Baja Sea Lions
If you cruise in Mexico towards Baja California’s Los Islotes, it’s the barks that first alert you to the presence California sea lions. Los Islotes means the Islets, and this place is only a few hours by boat from La Paz in Mexico’s Sea of Cortez. It is one of the most esthetic places to watch these fin-footed marine mammals, especially the males and subadults. Pupping occurs in early July and two weeks later breeding takes place. The 600-pound chocolate-colored males are always a bit cantankerous. Open-mouth threat displays with bared teeth, shaking head, and very upright posturing seem to go on all year but not with the intensity and seriousness of the breeding season. Young bulls push the limits of their unproven authority by jostling, threatening, chasing, and being chased. It’s as compelling to watch as a three-ringed circus. The much paler 200-pound females usually feed at night and spend much of their day sleeping. Darker 2.5 foot long pups frequently nurse or at least try to. They suckle for 6 months to a year, so mothers start weaning their youngsters in January.
Baja California Sea Lions have powerful front flippers that allow them to climb up rocks and maneuver well on land. Studies in this area have shown astounding maximum dives of over 1050 feet, but the averages were 300 to 550 feet. Most of them forage within 20 miles of the island on sandy bottoms from a large variety of fish. Sea lions of Los Islotes typically consume cusk eels, barred serrano, thread-fin bass, and schooling fish. In other areas of the gulf schooling fish may be more important.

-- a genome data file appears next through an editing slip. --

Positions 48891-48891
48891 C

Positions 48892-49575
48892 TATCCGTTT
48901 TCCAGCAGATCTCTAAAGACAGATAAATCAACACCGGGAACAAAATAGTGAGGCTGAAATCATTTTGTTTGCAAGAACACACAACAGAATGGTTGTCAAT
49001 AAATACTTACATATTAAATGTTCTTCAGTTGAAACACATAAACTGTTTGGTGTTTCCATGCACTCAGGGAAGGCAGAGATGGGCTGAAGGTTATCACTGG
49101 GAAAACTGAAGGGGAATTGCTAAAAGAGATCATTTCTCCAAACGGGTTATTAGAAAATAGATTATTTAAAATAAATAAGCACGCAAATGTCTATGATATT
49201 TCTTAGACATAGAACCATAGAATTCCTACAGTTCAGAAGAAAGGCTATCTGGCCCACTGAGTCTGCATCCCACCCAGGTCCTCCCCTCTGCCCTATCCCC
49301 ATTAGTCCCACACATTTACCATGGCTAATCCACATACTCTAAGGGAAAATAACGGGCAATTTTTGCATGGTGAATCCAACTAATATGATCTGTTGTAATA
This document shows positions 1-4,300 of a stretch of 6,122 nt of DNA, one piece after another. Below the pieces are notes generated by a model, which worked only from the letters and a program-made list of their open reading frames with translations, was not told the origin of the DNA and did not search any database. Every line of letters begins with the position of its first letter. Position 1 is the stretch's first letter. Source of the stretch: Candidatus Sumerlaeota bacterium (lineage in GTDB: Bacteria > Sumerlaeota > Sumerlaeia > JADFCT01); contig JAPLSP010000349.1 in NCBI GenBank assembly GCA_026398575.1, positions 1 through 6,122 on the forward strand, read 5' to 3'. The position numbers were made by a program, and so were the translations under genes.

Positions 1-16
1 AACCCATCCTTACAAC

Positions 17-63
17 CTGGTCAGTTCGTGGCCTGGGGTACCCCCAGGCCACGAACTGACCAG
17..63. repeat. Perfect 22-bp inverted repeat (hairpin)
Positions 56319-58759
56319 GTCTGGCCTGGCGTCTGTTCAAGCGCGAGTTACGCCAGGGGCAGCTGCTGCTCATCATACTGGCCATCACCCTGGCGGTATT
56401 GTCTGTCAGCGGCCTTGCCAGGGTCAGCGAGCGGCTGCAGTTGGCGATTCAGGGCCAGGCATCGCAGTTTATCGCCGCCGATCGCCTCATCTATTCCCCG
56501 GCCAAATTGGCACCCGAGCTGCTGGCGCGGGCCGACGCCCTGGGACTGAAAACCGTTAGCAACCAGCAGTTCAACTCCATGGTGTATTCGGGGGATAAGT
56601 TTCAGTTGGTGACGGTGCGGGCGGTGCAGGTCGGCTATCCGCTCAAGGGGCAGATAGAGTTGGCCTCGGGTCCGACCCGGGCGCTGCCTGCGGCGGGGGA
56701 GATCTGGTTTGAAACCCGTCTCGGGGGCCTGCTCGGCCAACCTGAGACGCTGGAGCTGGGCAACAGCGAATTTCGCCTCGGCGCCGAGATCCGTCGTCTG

Watching from the surface is entertaining enough, but once you peer below, it’s unforgettable. In the first 3 years of life, California sea lions are little terrors. They love to swim quickly towards you to within inches of your face mask, make a quick turn, look back over their shoulders and disappear. It’s mostly silent beneath the surface except for people giggling through their snorkels.
The disturbance level would seem to be quite high on Los Islotes due to the proximity to La Paz, but because of this area’s popularity, the California sea lions here have become habituated to an occasional small cruise ship and local open boats called pangas. The Mexican Government has placed anchor buoys that define a boundary to manage boat traffic and to protect delicate coral from damage. The easy access from La Paz makes this an ideal place for research; consequently, a great deal is known about these sea lions and the effects of tourism. Bouts of pup suckling are disturbed now and then, but the young return to their activity quickly with very little lost time. The population is doing well here with about 150 animals in winter and 300 in summer that can produce up to 70 pups per year. If you do plan a Baja Mexico cruise vacation in La Paz or by small expedition ship, watching sea lions and possibly swimming with them can be memorable highlights.
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